Thanks to technology and science, Thanksgiving has gotten better for astronauts. Just imagine: while everyone else gets the day off specifically to gorge their faces, space dwellers have to eat space food with their co-workers. Nasty. But, thanks to scientific food breakthroughs and other tech advancements, Thanksgiving isn’t the loneliest day ever. Because of the latest advances in science, future astro-people won’t have to forgo fresh sweet potatoes. Researchers at Purdue have developed a technique for growing arguably the best part of Thanksgiving in space-like conditions. Who knows, maybe one day we'll all be eating our Thanksgiving meals in the stars. Ok, real Thanksgiving up there is still a dream, for now, astronauts are making the best of it.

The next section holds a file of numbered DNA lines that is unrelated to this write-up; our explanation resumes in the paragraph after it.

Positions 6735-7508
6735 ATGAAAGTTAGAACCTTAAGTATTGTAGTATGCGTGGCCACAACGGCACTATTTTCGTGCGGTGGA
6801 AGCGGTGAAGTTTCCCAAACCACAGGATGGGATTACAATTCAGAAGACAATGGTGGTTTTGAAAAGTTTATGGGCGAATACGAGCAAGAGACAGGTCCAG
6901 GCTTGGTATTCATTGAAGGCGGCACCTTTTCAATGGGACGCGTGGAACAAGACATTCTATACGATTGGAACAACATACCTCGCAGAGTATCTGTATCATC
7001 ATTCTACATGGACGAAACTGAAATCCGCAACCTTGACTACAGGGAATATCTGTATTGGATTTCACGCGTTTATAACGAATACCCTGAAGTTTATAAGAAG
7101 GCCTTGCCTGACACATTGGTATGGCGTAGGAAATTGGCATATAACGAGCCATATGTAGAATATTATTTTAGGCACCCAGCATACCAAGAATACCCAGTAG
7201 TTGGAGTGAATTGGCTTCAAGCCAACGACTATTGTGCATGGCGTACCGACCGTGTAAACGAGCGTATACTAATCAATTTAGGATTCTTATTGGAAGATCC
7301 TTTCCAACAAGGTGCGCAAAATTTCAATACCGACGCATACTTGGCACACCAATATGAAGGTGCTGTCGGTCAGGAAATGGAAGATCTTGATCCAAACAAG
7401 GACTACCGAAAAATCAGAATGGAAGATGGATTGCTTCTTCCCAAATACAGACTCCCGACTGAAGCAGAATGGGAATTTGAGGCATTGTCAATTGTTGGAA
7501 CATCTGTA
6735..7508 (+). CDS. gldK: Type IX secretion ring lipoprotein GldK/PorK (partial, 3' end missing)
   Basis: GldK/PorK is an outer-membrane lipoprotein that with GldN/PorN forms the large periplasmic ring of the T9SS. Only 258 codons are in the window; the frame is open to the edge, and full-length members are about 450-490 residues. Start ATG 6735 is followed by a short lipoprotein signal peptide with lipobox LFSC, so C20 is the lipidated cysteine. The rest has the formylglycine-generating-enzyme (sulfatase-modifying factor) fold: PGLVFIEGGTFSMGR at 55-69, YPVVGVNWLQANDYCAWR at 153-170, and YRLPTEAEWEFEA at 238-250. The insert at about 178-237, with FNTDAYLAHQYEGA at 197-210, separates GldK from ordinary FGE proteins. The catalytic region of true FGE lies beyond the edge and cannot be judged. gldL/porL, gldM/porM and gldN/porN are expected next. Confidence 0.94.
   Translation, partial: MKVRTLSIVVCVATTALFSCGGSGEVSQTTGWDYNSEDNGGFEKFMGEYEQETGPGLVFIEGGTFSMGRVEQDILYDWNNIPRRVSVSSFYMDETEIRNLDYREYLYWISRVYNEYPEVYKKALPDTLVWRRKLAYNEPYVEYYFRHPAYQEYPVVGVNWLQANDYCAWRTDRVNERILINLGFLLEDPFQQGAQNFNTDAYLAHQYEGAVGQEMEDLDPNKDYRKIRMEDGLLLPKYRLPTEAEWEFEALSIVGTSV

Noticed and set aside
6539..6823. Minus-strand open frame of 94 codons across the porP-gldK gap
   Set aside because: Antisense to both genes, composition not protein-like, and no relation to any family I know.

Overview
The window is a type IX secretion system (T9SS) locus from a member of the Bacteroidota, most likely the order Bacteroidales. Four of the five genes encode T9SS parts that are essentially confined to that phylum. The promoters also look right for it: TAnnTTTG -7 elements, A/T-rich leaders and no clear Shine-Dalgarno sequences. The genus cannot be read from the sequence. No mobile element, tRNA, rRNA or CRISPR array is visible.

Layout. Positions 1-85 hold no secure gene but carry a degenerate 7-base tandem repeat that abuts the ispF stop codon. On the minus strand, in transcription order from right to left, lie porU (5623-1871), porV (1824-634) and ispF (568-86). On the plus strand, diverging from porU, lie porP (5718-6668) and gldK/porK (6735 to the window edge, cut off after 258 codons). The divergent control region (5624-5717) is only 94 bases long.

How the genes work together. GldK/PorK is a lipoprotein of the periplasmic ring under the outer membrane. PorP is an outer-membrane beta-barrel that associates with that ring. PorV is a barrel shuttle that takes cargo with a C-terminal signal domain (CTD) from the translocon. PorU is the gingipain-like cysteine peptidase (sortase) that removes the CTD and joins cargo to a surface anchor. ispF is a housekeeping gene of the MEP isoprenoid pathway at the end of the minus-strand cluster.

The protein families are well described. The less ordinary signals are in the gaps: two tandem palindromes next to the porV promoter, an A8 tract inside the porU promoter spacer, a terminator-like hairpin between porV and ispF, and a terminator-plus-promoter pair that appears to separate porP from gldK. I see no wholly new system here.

An American will lead Thanksgiving with two Russians aboard the International Space Station, as you can see from the NASA video below.
Ok, so the food comes in silver packages and it’s freeze dried space food. But over the years, space food has gotten better. This year, the three will enjoy a Thanksgiving-esque spread: smoked turkey, homestyle potatoes, cornbread dressing, corn, green beans, cranberries, and cherry blueberry cobbler. As you can see: No sweet potatoes. (We're looking at you, science.)
Of course, astronauts have been celebrating Thanksgiving in space for a while, with the first ever meal happening in 1973. But 1973 space men were probably a bit lonelier than this year's crew who can talk to their family over a videoconference. As you can see from this 2007 Thanksgiving celebration, even the video quality has been improving.
This article is from the archive of our partner The Wire.
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